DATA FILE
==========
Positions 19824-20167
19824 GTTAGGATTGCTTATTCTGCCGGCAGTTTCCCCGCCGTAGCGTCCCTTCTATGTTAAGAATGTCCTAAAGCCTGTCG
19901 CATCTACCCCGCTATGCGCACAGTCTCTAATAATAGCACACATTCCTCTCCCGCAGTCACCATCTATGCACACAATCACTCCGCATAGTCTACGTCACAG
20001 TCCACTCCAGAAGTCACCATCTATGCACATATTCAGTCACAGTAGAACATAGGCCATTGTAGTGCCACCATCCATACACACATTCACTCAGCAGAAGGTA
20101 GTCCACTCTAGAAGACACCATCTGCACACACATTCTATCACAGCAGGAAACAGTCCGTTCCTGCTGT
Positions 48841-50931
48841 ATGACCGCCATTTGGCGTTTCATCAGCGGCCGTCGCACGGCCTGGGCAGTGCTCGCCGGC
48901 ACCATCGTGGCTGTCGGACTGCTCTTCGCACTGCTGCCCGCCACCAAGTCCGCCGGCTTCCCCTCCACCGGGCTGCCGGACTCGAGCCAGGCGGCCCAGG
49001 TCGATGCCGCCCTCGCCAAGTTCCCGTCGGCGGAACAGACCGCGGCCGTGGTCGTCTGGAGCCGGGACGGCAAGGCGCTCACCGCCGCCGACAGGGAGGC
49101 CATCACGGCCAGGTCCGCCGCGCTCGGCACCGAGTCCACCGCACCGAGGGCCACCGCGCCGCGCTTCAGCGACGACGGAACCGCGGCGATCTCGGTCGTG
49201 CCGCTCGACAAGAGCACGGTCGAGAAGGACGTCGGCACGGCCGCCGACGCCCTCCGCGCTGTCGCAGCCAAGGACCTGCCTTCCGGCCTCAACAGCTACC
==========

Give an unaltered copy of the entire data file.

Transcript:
Positions 19824-20167
19824 GTTAGGATTGCTTATTCTGCCGGCAGTTTCCCCGCCGTAGCGTCCCTTCTATGTTAAGAATGTCCTAAAGCCTGTCG
19901 CATCTACCCCGCTATGCGCACAGTCTCTAATAATAGCACACATTCCTCTCCCGCAGTCACCATCTATGCACACAATCACTCCGCATAGTCTACGTCACAG
20001 TCCACTCCAGAAGTCACCATCTATGCACATATTCAGTCACAGTAGAACATAGGCCATTGTAGTGCCACCATCCATACACACATTCACTCAGCAGAAGGTA
20101 GTCCACTCTAGAAGACACCATCTGCACACACATTCTATCACAGCAGGAAACAGTCCGTTCCTGCTGT
Positions 48841-50931
48841 ATGACCGCCATTTGGCGTTTCATCAGCGGCCGTCGCACGGCCTGGGCAGTGCTCGCCGGC
48901 ACCATCGTGGCTGTCGGACTGCTCTTCGCACTGCTGCCCGCCACCAAGTCCGCCGGCTTCCCCTCCACCGGGCTGCCGGACTCGAGCCAGGCGGCCCAGG
49001 TCGATGCCGCCCTCGCCAAGTTCCCGTCGGCGGAACAGACCGCGGCCGTGGTCGTCTGGAGCCGGGACGGCAAGGCGCTCACCGCCGCCGACAGGGAGGC
49101 CATCACGGCCAGGTCCGCCGCGCTCGGCACCGAGTCCACCGCACCGAGGGCCACCGCGCCGCGCTTCAGCGACGACGGAACCGCGGCGATCTCGGTCGTG
49201 CCGCTCGACAAGAGCACGGTCGAGAAGGACGTCGGCACGGCCGCCGACGCCCTCCGCGCTGTCGCAGCCAAGGACCTGCCTTCCGGCCTCAACAGCTACC